Farewell Bend State Recreation Area features a beautiful desert experience on the banks of the Snake River's Brownlee Reservoir. Historic markers and interpretive displays provide visitors with information on Farewell Bend's significance on the Oregon Trail. The RV and tent campsites make excellent base camps as you explore the the Snake River Water Trail and other regional attractions.
Brownlee Reservoir offers fishing, water skiing and boating. For fishing information, check with the Oregon Department of Fish and Wildlife. Current water levels are posted on the Idaho Power website.
The park is open for day-use year-round. The day-use area features a wide, paved boat ramp, fish cleaning station and viewing deck. There are horseshoe pits, sand volleyball court, basketball court and picnic areas for you to enjoy. You may even see wildlife, including deer, pronghorn, geese, eagles, chukars, and quail.
Campground is open from about April 15 - Oct. 31, weather permitting. Standard electrical sites are reservable May 1 – Sept. 30. Limited first-come, first-served camping may be available during the winter months. Reservations may be booked up to 6 months in advance at oregonstateparks.reserveamerica.com.
No WiFi is available at Farewell Bend State Park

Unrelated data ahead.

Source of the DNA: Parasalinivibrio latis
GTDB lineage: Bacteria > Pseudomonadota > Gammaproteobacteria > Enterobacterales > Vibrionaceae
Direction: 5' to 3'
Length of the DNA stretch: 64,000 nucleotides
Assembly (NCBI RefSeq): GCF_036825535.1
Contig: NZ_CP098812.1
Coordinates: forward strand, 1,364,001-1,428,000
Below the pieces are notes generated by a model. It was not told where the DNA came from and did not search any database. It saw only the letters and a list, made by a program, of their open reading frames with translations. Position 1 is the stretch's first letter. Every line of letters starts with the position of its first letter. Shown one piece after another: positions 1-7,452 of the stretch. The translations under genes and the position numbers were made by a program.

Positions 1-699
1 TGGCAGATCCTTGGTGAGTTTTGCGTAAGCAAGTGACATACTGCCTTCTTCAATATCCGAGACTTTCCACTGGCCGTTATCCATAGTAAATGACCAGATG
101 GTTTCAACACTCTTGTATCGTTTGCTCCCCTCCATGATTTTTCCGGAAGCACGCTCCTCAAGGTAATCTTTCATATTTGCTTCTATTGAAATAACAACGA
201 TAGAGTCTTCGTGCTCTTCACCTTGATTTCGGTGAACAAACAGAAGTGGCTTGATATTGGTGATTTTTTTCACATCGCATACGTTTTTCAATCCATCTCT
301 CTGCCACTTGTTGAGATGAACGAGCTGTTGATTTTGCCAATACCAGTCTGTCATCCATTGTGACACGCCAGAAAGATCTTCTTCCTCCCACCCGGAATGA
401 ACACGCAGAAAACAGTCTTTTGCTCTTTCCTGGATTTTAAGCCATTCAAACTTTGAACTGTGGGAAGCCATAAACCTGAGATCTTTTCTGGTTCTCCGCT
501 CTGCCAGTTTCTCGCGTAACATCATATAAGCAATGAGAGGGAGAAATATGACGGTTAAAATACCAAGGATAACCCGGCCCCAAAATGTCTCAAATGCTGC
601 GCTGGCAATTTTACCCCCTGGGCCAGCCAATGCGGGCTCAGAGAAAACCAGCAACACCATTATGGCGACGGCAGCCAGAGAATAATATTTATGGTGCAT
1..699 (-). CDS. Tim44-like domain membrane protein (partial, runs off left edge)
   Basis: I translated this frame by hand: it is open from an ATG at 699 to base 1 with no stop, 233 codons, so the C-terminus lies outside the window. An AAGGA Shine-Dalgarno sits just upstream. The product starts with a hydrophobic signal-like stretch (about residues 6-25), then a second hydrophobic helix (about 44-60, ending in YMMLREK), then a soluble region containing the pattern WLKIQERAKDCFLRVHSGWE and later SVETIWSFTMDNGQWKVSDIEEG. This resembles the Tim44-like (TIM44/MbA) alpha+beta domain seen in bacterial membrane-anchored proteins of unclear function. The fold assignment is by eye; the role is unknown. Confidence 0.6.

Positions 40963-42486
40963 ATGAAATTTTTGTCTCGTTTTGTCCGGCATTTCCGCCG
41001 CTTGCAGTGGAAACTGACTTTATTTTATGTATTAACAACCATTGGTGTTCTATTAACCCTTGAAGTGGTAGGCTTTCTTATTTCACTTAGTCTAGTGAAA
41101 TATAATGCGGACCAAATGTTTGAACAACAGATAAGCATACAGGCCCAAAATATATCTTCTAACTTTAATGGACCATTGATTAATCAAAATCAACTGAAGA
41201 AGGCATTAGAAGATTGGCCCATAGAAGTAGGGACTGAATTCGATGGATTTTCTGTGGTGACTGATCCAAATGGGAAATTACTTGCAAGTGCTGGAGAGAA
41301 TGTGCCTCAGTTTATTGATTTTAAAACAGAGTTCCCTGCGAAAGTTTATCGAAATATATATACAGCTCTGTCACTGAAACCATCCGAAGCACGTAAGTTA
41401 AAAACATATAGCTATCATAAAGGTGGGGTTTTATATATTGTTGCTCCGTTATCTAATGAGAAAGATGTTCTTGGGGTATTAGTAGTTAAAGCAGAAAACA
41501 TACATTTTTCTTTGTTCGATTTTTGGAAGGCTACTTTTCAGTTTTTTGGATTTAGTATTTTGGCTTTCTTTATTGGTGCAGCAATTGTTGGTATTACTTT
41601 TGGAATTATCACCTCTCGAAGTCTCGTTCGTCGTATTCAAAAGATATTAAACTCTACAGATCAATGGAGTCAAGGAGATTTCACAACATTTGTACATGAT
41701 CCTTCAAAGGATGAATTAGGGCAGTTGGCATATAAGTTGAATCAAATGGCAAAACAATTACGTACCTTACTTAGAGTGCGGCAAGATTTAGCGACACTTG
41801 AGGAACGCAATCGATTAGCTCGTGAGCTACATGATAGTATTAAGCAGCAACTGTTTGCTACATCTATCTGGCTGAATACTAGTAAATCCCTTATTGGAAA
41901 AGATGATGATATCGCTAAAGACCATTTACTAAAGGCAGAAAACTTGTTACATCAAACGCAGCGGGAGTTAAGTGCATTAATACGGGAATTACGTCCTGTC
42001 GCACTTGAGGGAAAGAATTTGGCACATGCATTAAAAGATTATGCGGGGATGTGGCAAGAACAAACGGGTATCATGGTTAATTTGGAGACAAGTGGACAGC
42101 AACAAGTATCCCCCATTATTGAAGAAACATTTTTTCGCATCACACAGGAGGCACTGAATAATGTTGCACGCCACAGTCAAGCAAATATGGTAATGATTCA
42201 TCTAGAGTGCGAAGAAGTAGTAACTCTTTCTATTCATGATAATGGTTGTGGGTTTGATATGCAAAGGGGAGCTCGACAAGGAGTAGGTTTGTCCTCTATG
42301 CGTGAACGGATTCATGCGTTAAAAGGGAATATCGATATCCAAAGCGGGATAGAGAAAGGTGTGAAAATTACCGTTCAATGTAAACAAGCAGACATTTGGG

Farewell Bend campground sells firewood ($7 a bundle) and ice ($3 a bag) near site B45.
Pets are welcome at Farewell Bend State Park. Leashes are required and may be no longer than 6 feet. An off-leash dog park is at the south end of the park near the main entrance. Please pick up all pet waste; pet waste bags are provided in most areas of the park.
After following the Snake River for 330 miles, Oregon Trail pioneers rested above the bend in the river here, then bid farewell to the Snake River and continued their trek. Look for a small iron cross, visible from U.S. 30, that marks the location where the Snake River Shoshone Indians battled with pioneer travelers in 1860. Restored covered wagons rest at the park entrance and next to the Oregon Trail kiosk. You can also visit the National Historic Oregon Trail Interpretive Center on Flagstaff Hill just east of Baker City, no more than an hour's drive away.